By Brian O’Connor
Theodor W. Adorno (1903-69) was once one of many most efficient philosophers and social theorists of the post-war interval. the most important to the advance of serious concept, his hugely unique and designated yet frequently tough writings not just boost questions of basic philosophical value, yet offer deep-reaching analyses of literature, artwork, track sociology and political theory.
In this finished creation, Brian O’Connor explains Adorno’s philosophy for these coming to his paintings for the 1st time, via unique new strains of interpretation. starting with an outline of Adorno’s lifestyles and key philosophical perspectives and affects, which contextualizes the highbrow setting within which he labored, O’Connor assesses the primary components of Adorno’s philosophy.
He conscientiously examines Adorno’s distinct form of research and exhibits how a lot of his paintings is a serious reaction to many of the varieties of id pondering that experience underpinned the damaging forces of modernity. He is going directly to speak about the most parts of Adorno’s philosophy: social concept, the philosophy of expertise, metaphysics, morality and aesthetics; commencing distinctive debts of Adorno’s notions of the dialectic of Enlightenment, reification, totality, mediation, identification, nonidentity, event, adverse dialectics, immanence, freedom, autonomy, imitation and autonomy in artwork. the ultimate bankruptcy considers Adorno’s philosophical legacy and significance today.
Including a chronology, word list, bankruptcy summaries, and proposals for additional studying, Adorno is a perfect creation to this hard yet very important philosopher, and crucial studying for college students of philosophy, literature, sociology and cultural studies.
“Introductions reminiscent of Brian O’Connor’s Adorno are a style of their personal correct with their right calls for. ... O’Connor’s type is cautious, mercifully jargon-free, and properly suited for the style. he's not seduced into emulating Adorno’s scintillating sort, and he handles Adorno’s abstruse strategies with perception and dexterity.” —James Gordon Finlayson, Notre Dame Philosophical Reviews
“O’Connor’s booklet stands proud as an extremely lucid and trustworthy advent to a notoriously tough philosopher. i will think about no examine of this type that so elegantly and successfully explores Adorno’s proposal and its relevance to our personal time.” —Espen Hammer, Temple college, USA
“This long-awaited advent is a perfect place to begin for someone drawn to Adorno’s wealthy and demanding paintings. O’Connor succeeds in combining accessibility with philosophical sophistication and interpretative nuance. He unlocks significant problems with which Adorno’s writings offers us and demonstrates the long-lasting significance of non-identity thinking.” —Fabian Freyenhagen, college of Essex, UK
“This is surely the easiest creation to Adorno on hand, and may be urged to someone hoping to familiarize themselves with this hard and lucrative philosopher.” —Owen Hulatt, Unversity of York, UK
“This publication is a such a lot great addition to the Routledge Philosophers sequence. Brian O’Connor’s narrow quantity might be the main concise but wide-ranging of all introductions to Theodor W. Adorno’s (1903–1969) concept presently in print at the present time. O’Connor’s textual content merits a place at the shelf of an individual who's drawn to the Frankfurt college more often than not or Adorno specifically. those who find themselves attracted to studying extra in regards to the thinker by means of the identify of Adorno will be clever to select this booklet up.” —Patrick Gamsby, Brandeis collage, USA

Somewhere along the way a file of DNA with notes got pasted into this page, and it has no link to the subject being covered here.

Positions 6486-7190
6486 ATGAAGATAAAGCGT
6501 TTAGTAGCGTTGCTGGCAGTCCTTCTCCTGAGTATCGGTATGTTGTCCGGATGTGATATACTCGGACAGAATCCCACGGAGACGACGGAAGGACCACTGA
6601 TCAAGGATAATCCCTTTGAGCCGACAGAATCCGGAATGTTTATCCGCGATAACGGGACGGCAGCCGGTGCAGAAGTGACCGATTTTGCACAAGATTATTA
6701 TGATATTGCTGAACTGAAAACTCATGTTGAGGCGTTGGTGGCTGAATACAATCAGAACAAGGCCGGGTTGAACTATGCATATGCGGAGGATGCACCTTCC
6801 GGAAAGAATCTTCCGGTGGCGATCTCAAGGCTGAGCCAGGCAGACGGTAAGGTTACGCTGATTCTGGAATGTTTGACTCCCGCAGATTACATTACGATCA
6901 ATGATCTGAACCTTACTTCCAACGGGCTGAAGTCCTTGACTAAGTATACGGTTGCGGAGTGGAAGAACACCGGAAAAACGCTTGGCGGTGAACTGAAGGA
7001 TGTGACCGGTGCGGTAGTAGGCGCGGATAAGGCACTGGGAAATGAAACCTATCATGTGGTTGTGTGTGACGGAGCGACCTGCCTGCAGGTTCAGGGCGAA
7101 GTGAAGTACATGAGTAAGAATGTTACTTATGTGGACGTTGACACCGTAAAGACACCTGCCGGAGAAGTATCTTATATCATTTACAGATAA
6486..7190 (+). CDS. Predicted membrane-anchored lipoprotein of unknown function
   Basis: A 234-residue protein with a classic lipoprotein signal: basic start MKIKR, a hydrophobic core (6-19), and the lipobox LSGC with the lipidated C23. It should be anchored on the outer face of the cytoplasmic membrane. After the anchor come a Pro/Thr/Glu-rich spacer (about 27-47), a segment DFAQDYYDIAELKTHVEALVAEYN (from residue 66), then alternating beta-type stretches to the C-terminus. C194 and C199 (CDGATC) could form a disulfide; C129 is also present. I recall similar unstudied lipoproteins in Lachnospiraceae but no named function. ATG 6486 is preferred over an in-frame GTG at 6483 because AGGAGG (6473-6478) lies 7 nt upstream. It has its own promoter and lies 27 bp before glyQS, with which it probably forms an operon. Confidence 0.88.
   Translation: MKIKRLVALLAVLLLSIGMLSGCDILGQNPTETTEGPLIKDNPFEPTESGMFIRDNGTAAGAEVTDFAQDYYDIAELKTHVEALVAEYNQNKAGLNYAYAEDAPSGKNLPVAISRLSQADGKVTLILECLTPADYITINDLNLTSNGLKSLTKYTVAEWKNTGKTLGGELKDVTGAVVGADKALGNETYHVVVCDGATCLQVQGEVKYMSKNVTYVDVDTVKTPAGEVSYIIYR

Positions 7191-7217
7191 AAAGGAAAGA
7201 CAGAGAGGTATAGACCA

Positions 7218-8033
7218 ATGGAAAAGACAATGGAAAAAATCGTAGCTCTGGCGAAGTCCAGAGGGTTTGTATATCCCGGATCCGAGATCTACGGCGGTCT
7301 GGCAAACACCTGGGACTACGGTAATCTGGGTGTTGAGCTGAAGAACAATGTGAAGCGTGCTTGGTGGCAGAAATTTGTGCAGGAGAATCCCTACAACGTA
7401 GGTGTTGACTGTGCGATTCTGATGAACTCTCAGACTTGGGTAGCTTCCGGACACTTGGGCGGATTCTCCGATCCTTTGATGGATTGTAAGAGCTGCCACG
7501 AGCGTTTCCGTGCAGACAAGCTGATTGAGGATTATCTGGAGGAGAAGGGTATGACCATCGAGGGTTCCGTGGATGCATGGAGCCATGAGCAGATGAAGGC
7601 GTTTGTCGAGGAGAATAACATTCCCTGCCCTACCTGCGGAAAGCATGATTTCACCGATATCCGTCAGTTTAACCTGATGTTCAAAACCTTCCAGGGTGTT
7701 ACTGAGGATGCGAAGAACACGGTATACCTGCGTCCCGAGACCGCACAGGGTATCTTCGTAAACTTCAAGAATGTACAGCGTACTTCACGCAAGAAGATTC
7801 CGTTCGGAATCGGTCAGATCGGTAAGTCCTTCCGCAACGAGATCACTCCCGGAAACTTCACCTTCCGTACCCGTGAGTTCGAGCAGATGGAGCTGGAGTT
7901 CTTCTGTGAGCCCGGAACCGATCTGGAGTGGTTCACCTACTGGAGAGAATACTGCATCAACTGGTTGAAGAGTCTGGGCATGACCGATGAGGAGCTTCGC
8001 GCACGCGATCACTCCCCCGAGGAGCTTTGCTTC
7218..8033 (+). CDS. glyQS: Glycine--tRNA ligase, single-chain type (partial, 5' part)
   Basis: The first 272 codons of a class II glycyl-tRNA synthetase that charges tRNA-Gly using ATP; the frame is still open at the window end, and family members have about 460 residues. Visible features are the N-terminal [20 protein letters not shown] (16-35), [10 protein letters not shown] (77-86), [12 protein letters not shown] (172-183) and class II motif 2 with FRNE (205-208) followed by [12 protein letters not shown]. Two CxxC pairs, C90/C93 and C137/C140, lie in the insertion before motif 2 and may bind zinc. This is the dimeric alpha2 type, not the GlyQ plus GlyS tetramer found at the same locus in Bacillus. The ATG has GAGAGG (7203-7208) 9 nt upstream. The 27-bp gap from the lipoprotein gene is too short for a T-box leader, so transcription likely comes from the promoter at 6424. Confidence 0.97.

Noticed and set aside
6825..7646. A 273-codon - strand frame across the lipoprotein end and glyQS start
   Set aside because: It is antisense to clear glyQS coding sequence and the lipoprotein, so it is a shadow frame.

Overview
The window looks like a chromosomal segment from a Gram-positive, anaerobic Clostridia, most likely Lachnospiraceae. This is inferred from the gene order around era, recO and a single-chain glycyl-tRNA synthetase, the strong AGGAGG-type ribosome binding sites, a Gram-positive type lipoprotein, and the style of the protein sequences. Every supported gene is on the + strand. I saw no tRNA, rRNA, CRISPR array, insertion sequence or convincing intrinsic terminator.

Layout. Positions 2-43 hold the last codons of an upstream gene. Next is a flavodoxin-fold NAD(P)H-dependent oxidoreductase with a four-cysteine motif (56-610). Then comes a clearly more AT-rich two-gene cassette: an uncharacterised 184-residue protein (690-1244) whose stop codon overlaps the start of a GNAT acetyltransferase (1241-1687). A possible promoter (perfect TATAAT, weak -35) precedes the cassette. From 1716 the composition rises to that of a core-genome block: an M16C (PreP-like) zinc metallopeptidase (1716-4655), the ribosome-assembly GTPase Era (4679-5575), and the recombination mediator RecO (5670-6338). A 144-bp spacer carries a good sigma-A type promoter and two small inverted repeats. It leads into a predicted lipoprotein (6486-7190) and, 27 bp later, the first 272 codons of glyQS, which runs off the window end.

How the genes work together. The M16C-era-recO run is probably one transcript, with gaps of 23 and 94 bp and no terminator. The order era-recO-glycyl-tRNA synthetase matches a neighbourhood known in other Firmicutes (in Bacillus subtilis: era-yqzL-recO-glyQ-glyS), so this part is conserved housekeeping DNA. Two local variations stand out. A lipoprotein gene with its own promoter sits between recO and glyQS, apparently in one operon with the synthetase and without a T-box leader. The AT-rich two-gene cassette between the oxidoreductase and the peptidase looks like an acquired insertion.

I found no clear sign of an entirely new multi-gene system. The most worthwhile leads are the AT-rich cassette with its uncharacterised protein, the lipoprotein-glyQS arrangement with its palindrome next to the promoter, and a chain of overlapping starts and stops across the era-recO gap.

“...this new advent is lucid and gripping...In specific, it's very good in bringing out the importance of Adorno’s criticisms of identity-thinking, that are too usually disregarded as obscure.” —Koshka Duff, Marx & Philosophy evaluation of Books
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Additional resources for Adorno (Routledge Philosophers)
And his position on any given topic is the totality of those concepts. The positioning of those concepts around the matter under analysis is a ‘constellation’ of concepts which, as we have seen, Adorno adopted from Benjamin. As Adorno, near the very end of his life, noted of this philosophical process: … from my theorem that there is no philosophical ﬁrst principle, it now also results that one cannot build an argumentative structure that follows the usual progressive succession of steps, but rather that one must assemble the whole out of a series of partial complexes that are, so to speak, of equal weight and concentrically arranged all on the same level.
If it were, it would be superﬂuous; the fact that most of it can be reported speaks against it’ (ND 34–35, translation modiﬁed). The very process through which Adorno’s philosophy unfolds – the philosophical disposition that inhabits its use of concepts – cannot be translated. Furthermore, oﬀering an account or report of Adorno’s philosophy involves re-presenting it in ways that Adorno himself deliberately avoided. The interpreter in trying to elucidate Adorno’s diﬃcult thought threatens to undermine it by looking for an implicit or underlying system that it does not possess.
Were interpretation of social phenomena to be pursued in this way no conclusions could be drawn in advance. Phenomena would be taken not under imposed ‘catalogues of hypotheses or schemata’ but in accordance with their individuality and the particular way in which they take on the determinations of the totality. Adorno’s project is not precisely to show simply that there is a social totality but that there is a social totality the inﬂuence of which marks its multifarious moments. Interpretation should uncover the character of this inﬂuence.